Sunday, July 1, 2018

Over The Pass

All across the web, I see is people here in the United States trying to maintain sanity while the President gleefully destroys every bit of the advances we'd made in the last 8 years or so. Knowing that there are people out there stupid enough to cheer him on while he does so makes it harder. If you're someone from the U.S. reading this, I don't know about you, but I'm exhausted. And I know that's the plan...to keep constantly fucking things up so that eventually people lose the fight they have in them.
For instance, as I've been talking about, the book I just finished and am now shopping around. I specifically wrote it as a fantasy novel. It doesn't do a lot of commenting on government or civil relations. I specifically wanted to write something my mom or my niece might read. And I'm proud of the book. REALLY proud. But it gets hard to keep submitting it for representation when it feels like I need to be out there in the streets.
But keep submitting it I will. So far, no bites, but the last "no" came with a "hey, I think my co-worker might like this" so that's what I'll do tomorrow. Fingers crossed.
I just got back from an amazing writing conference over in Jackson Hole. It was a fantastic time and the drive over there was gorgeous. Togwotee Pass is like another planet. That's the highest elevation I've ever been to without aid of an aircraft (the top of the pass is just shy of 10,000 feet above sea level).
 


 All of the presenters were awesome, but two of them rocked my world: Peter Heller and Jewel Parker Rhodes. Their craft talks gave me all kinds of new things to think about in terms of pacing within a scene and making sure senses are represented. They read from their books and I'm recommending you get these (yes, two of them are for a junior high-ish audience, but check them out, anyway):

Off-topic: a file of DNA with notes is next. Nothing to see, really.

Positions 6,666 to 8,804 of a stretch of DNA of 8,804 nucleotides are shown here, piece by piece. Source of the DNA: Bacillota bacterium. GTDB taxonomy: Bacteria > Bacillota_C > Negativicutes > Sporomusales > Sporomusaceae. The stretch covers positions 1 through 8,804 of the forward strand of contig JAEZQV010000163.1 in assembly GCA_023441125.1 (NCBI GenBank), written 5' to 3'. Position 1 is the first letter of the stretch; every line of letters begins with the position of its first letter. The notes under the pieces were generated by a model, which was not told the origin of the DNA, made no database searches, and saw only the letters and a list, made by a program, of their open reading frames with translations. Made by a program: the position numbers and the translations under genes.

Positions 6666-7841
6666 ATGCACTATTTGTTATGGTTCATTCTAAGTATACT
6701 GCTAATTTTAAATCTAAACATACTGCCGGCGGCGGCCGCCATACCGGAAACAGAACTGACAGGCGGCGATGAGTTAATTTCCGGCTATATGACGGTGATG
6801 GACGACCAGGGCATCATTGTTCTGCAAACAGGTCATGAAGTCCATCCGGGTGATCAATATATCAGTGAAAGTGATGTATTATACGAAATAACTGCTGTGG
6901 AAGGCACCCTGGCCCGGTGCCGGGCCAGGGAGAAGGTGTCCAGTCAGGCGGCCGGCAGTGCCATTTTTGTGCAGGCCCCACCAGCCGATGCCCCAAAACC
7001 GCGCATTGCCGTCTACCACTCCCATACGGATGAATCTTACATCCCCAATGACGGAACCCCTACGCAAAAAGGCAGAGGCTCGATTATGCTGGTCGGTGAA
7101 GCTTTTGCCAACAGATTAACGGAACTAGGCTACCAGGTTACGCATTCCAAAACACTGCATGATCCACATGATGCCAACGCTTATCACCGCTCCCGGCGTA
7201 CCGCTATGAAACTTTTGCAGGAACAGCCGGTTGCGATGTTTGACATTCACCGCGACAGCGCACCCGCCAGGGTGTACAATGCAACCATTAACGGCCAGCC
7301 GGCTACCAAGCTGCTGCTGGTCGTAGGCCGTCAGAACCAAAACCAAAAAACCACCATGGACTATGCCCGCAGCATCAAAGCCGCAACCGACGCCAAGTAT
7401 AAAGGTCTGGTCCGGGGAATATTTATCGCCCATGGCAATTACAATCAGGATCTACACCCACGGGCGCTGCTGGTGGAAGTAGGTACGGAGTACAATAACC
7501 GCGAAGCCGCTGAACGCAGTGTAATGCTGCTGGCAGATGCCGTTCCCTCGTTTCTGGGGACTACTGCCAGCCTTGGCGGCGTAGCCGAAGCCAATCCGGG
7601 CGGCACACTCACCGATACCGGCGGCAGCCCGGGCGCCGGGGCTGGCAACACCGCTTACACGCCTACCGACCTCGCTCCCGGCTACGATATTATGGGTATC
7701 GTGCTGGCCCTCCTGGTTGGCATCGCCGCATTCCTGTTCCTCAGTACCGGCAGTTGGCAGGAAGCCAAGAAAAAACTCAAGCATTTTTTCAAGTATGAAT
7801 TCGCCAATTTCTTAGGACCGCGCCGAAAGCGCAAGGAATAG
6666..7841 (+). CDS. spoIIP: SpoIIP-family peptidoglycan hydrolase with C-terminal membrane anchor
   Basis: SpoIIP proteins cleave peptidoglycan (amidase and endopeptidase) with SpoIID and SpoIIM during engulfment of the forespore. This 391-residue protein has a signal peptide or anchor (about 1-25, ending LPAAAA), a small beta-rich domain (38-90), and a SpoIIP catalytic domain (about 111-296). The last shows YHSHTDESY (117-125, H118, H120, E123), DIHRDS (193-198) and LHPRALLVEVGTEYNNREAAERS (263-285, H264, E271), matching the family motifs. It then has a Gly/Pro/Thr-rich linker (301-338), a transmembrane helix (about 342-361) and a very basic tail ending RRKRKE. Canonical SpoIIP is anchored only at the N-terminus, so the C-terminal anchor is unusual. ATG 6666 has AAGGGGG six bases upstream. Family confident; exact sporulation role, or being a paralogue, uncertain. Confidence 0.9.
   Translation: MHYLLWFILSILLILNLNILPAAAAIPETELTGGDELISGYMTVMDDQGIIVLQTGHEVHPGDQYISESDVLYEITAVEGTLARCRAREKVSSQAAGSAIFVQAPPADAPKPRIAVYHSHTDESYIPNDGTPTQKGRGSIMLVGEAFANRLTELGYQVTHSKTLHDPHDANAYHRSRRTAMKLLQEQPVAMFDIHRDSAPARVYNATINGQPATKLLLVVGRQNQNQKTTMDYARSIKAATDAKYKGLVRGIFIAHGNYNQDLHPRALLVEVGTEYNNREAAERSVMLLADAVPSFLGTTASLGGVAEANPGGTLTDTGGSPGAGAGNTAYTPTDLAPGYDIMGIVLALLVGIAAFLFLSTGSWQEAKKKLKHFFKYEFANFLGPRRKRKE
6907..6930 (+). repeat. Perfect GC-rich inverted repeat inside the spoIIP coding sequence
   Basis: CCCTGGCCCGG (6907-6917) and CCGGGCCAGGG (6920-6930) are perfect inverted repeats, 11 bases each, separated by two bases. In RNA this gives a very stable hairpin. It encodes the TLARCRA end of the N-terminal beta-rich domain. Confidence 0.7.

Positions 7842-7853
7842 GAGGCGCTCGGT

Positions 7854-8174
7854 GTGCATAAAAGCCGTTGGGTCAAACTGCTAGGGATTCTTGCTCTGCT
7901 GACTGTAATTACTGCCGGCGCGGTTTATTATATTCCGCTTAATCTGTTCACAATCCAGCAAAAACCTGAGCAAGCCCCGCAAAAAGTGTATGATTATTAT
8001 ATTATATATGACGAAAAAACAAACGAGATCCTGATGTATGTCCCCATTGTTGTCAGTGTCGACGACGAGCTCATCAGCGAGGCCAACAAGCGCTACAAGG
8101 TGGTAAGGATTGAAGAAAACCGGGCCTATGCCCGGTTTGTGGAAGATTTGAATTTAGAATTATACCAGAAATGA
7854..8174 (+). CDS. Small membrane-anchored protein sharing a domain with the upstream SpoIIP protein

It is nice to be back in my own house, but of course this is the start of what I always call the come-down. After three days straight of doing nothing but talking about writing with other writers, it's back to thinking about what I need to get at the grocery store and cleaning up cat puke.
*sigh*
The current work is just now crossing 20K words, so it's taking some shape, but still kind of finding out what it wants to be. The only thing I'm certain of (other than the basic plot) is that I want to write it in present tense, like I did Ganymede. I know critics don't like it, but I've missed that immediacy.
An unpleasant development: I've discovered that one of my neighbors has a kid who is a squealer. If you've been with me for a while, you know I had this same issue back at the apartment complex. I get that parenting is difficult, and there are some battles you have to just let go, but jesus...can you at least *try* to stop your kid from echo-locating? The notes this kid can hit are pealing the paint off my house, I'm sure of it.
Speaking of kids, I'm also in "get ready" mode. My family is coming for a visit in less than two weeks! I'm having a lot of fun thinking of all the neat tourist-y things we can go do.
Sincerely, thank you for your support and kindness to the books. I can't do what I do without you doing what you do, and I appreciate it. As always, if you've read one or more of my novels recently, I'd love it if you'd stop by Amazon or Goodreads and leave a review--I appreciate them so much, and even bad reviews help sales.


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